Pat Doran was born and brought up in Dundee and moved to Edinburgh for college and then worked in the university for five years. She had her first daughter in Edinburgh twenty years ago with Martin. They have moved around the UK and now live in Perthshire with one daughter still at home and one at university. She is employed as a Community Link Worker working with children and families in Perth and Kinross. This is her first time blogging.
First blog ever! So I’ve chatted with a few young women – first year university students and S3 girls - in my work as a mother and as a community worker. I ask them the question, “What would happen to you if you got pregnant and had a baby now at your age?”
After some discussion, they agree they would likely suspend their studies, leave school or university - they wouldn’t be able to afford the cost of accommodation and childcare. They would probably stay with or move back home with their parents if that was an option. They felt they would be unlikely to secure any work which would cover the cost of childcare. They would probably not be able to attend any further education or university courses then or even when their child attended school because of the cost of transport, accommodation and again, childcare.
I then ask the question of what would happen to the father of their child. They ponder whether or not the father would stick around. Whether he does or doesn’t, he would likely complete his studies at school or university, go on to get a job. They believe the young fathers would have no barriers to learning or work.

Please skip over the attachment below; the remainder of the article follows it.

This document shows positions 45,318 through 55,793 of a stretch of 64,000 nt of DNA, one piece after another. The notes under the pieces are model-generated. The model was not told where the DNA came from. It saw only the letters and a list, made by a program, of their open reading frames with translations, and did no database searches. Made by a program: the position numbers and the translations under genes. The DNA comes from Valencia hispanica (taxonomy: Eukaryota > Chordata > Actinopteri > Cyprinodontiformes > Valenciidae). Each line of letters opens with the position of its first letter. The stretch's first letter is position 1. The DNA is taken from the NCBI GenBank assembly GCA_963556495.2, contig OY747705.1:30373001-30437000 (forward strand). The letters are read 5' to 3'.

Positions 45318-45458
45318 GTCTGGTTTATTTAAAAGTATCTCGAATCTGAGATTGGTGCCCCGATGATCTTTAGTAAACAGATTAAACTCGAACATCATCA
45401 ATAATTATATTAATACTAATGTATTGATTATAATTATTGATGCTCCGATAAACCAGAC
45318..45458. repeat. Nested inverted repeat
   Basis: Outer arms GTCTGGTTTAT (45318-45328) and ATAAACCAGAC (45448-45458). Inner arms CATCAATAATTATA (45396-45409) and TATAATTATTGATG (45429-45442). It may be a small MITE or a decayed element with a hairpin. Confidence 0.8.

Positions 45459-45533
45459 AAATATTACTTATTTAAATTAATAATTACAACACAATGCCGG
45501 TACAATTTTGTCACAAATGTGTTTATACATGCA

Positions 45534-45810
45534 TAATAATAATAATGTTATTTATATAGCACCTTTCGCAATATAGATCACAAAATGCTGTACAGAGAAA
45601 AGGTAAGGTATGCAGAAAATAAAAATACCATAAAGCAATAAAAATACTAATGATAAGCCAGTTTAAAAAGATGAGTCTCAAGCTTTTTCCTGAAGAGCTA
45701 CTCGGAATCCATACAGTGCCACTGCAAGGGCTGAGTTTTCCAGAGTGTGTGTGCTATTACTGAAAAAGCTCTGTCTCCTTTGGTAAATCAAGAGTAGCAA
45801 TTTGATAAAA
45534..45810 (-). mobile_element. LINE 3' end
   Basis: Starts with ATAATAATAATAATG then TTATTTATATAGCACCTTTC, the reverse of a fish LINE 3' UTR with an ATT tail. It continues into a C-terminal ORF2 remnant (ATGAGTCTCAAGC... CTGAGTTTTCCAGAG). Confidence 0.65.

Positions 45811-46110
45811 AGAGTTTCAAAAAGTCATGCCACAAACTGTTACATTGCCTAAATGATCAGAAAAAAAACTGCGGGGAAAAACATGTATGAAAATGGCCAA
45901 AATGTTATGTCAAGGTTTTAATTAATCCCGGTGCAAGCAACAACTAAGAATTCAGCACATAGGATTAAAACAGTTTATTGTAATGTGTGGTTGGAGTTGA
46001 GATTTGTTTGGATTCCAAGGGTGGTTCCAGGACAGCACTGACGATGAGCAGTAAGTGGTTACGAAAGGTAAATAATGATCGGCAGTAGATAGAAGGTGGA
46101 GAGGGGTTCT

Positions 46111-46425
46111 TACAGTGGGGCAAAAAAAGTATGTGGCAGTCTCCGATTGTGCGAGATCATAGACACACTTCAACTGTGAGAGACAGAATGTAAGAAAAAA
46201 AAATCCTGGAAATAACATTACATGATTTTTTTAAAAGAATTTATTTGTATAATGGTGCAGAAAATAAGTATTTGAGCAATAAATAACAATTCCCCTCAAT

Mothers fare so differently from fathers. I’m not one for statistics – most can be manipulated and changed. I instead, focus on the stories. The real stories from real people.
I’ve heard about all the free childcare we get – so many hours every week for our 3 year olds which we didn’t get before. And now we’re allowing our nursery children to stay full days and for school dinners. For the sake of argument, let’s say a three year old gets a full-time nursery place. That would be from 9-3pm, so six hours per day, five days per week equalling 30 hours free child care. Sounds amazing.
However, like the majority of workers, I’m not in a job that allows me to start at 9.30am and finish at 2.30pm in time to drop off or collect my wee one. Even when I worked part time, I had to find someone else to drop off and collect my child.
Even although I believed myself to be a feminist, we quickly fell into the routine that my husband earned more than me, so I had to look after the house, the kids, get a job around the kids, take time out from work when the kids were ill, organise and pay for the childcare out of my wages – there was one childminder in the village at the time and she was full up. I also had to drop the kids before work and pick them up after.
One time I was on a residential with work and I didn’t organise childcare for the following day. My husband freaked out and took the day off work. He simply couldn’t cope with the stress of asking around the village for people to take the kids before and after school. This was my daily routine – giving and receiving childcare favours. It was at this point that I realised how easy it was for him to go to work – get up, get shower, eat, drive to work. And how stressful it was for me. Every day.
And it simply doesn’t have to be this difficult.